This Bread Is Made Of Feelings

HEY GUYS GUESS WHAT I DID

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I MOVED ACROSS THE GODDAMN COUNTRY. I’m in LA now to pursue my dreams/whatever. I have a place to live, I have a day job, all’s well. And I’m scared as fuck.

Back at home in DC, I felt excited and energetic and vibrant. My whole sense of self was based on being loud and determined and larger than life. Yesterday, I came back to the house nervous because some dude was a dick in the gym and people keep beeping at me in traffic. I’m uncertain and lonely and fifteen kinds of homesick. And I thought, is this all it takes to make me feel small?

And then I thought, woman, you just drove 2,400 miles. Of course you feel small. Bake some goddamn bread and don’t give up after only three days.

So I baked some goddamn bread. Here’s how.

This recipe comes directly from Budget Bytes. I can take no credit, except for the parts where I fucked up.

Ingredients:
2 tbsp honey
2 grams yeast (Normal-ass yeast. Not instant. In case you were wondering, which I was.)
1 ¼ cup warm water
3 tbsp olive oil
½ tbsp. salt
2 cups wheat flour
1 ½ cups all purpose flour, plus extra

Equipment:
Mixing bowl
Measuring implements
Big spoon for mixing
Baking sheet/loaf pan
Counter or table that can be covered in flour
Cooling rack

Put the yeast, water, and honey in a small bowl. Realize that the new house has three small bowls in it and they are all in the dishwasher. Transfer the yeast to a mug. I brought four of them from Virginia. The biggest one is from my bat mitzvah.

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IMPORTANT: DO NOT MIX THIS MUG UP WITH YOUR COFFEE.

Let it sit until it looks disturbingly like a latte. Decide that the risk is too great and dump it out into a bowl. Add the olive oil and salt. This was more complicated than I anticipated because now I live with tall people.

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Add the wheat flour and stir it in.

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Add the all purpose flour a half cup at a time. The instructions said “until you can no longer stir it with a spoon.” I was all prepared to be like I CAN STIR ANYTHING WITH A SPOON, DON’T YOU TRY AND FUCKING STOP ME, I WILL STIR THE SHIT OUT OF EVERYTHING but then, nope, for real, I couldn’t stir any more flour in after the first half cup.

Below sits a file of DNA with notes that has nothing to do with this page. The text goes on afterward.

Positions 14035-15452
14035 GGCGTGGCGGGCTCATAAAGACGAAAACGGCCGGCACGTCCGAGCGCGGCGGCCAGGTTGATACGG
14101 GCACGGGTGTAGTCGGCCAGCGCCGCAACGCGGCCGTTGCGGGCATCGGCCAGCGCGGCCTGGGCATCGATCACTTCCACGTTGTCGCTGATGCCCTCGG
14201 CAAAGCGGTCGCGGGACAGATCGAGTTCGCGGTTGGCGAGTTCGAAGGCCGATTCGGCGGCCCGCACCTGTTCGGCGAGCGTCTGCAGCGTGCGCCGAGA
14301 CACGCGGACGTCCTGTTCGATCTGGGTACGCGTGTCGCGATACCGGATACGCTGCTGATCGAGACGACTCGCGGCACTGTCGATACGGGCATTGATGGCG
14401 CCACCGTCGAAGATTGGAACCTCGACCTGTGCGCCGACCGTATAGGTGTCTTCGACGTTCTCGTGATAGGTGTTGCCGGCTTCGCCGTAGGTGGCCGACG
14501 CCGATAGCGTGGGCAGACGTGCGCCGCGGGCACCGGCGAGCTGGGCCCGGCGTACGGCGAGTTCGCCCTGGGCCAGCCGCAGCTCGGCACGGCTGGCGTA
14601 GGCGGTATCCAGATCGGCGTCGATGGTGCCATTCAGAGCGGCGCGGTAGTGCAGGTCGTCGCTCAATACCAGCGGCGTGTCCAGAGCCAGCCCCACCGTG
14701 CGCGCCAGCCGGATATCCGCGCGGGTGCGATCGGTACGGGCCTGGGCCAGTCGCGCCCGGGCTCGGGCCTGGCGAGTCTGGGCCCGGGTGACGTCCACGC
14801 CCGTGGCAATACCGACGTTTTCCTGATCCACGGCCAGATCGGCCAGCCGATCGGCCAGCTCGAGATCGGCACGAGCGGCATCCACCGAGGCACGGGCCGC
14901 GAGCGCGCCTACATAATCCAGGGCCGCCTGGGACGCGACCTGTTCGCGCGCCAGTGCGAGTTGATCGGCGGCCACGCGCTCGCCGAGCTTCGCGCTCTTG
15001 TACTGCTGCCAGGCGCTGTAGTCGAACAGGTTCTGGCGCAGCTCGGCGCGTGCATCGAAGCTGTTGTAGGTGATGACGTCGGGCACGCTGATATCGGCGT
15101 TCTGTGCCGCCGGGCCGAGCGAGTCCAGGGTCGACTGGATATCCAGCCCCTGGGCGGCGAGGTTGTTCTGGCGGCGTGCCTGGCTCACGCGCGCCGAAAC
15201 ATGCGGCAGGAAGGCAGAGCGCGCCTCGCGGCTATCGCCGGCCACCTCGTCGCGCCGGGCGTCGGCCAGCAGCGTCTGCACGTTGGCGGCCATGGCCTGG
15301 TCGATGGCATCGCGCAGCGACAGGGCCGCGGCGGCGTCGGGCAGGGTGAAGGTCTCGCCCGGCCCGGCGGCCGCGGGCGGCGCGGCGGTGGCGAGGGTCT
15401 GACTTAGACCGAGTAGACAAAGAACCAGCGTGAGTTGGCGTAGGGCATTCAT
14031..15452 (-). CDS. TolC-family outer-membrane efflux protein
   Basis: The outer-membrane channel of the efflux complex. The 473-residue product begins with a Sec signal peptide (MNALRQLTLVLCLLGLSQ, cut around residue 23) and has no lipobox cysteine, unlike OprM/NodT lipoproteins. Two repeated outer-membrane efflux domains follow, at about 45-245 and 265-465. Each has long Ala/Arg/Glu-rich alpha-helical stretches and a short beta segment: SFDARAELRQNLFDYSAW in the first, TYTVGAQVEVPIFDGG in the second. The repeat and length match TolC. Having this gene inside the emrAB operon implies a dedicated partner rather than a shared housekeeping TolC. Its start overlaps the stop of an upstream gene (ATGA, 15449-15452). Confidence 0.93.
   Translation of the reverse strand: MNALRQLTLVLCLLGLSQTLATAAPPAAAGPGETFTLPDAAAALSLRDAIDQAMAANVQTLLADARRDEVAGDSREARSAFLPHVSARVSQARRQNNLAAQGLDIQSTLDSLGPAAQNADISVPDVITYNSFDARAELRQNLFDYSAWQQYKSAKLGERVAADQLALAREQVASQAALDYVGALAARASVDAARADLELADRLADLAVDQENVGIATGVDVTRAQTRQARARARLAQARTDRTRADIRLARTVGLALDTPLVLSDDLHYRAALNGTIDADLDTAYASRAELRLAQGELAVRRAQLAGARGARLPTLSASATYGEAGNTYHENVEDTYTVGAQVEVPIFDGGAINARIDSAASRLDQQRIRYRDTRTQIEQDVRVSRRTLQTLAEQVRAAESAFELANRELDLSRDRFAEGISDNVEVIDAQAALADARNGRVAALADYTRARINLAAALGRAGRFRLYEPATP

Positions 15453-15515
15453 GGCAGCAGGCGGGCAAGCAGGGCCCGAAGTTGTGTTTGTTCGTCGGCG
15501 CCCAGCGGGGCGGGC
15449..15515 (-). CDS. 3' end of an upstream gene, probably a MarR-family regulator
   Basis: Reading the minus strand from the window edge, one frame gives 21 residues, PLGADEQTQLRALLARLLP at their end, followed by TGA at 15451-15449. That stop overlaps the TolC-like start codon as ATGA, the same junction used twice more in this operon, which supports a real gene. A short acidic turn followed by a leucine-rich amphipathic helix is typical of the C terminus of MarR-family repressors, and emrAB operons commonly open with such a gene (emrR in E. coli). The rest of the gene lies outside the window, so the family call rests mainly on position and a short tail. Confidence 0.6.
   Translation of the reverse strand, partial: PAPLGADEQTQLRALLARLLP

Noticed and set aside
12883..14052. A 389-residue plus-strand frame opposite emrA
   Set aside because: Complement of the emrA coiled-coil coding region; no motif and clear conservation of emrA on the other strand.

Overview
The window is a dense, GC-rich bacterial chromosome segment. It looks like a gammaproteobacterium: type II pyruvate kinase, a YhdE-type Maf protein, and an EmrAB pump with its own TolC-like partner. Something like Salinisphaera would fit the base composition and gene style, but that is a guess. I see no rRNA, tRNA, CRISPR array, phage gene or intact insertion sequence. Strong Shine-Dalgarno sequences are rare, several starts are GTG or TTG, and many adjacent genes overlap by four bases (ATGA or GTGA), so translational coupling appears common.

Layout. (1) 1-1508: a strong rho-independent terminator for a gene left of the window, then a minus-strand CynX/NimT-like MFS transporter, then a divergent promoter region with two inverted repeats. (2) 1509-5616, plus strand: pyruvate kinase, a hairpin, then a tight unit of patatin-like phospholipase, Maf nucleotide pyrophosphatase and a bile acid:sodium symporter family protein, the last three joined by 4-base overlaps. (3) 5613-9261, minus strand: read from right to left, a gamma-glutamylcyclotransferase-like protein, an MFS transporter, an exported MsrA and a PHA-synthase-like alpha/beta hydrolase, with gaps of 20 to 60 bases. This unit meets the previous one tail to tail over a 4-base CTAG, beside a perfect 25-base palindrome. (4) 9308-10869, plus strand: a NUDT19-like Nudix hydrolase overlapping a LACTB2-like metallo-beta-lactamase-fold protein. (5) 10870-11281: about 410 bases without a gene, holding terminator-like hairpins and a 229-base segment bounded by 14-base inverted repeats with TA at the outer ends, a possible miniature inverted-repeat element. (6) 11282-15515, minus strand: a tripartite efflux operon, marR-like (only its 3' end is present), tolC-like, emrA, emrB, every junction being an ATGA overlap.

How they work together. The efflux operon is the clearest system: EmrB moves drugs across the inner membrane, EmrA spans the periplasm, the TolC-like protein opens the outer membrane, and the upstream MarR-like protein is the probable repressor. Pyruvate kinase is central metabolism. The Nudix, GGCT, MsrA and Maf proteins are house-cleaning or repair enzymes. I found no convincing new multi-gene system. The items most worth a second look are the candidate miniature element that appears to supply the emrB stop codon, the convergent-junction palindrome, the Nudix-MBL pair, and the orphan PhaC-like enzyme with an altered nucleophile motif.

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I sanitized the damn counters because now I live in a place where there are cats, and God only knows what they do when I’m not looking. Sprinkle some flour on the countertop. Wash your hands, and prepare to knead the rest of the flour into the dough This is my first venture into breadmaking, so I asked the internet how to knead. And lo, the internet provided. 

The video suggests pushing out the dough with the heels of your hands, like this…

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But I also find the punching method pretty damn satisfying.

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You’re supposed to add the rest of the all-purpose flour while kneeding. Dump the flour in by quarter cup implements into the middle of the dough round and knead it until flour stops puffing out the sides. I only managed to get another cup of flour in there before the dough started rejecting it entirely. The original recipe requested 2 cups of flour. If you can get all that in, God bless you, and also shut up.

Keep punching at the dough for anther 2-3 minutes after the rest of the flour is in. Then throw it back in your bowl and cover it up with some loose aluminum foil. Now you have a 45 minute wait!

Things To Do While Waiting:

  • Throw your extremely sweaty shirt in the wash
  • Clean the flour out off the counter
  • Clean the flour off the floor
  • Clean the flour off of your camera

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Oops.

Once your 45 minutes are up, take the dough out of the bowl and punch it down again. Then squish the dough into a ball or log or something. I don’t know. I’m not the boss of you. I don’t have a loaf pan, so I am using a cookie sheet and squished it into a lump.

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Cover it up for another 45 minutes. It will be big and fluffy again, because yeast. (Note: I smoothed out a few canyons before taking this picture.) Take a knife and cut a slit or several into the top so steam can get out.

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A is for AAAAARRRRRRGHHHHHH.

Heat the oven up to 425 degrees and bake for some amount of time probably less than 30 minutes. I say that because I managed to burn the crust. I left my hyperactive oven in DC, followed instructions exactly and the thing STILL burnt. I thought my oven at home had a demon in it, but maybe the demon was inside me all along. Anyways, I would recommend checking the loaf at the 20 minute mark.

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Regardless: the inside is damn tasty. And like most things in life, the loaf is perfect after being slathered in butter. I’m not sure the bread itself justifies the effort/reward ratio, but hey—I feel like I’m home.

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The Mess Report

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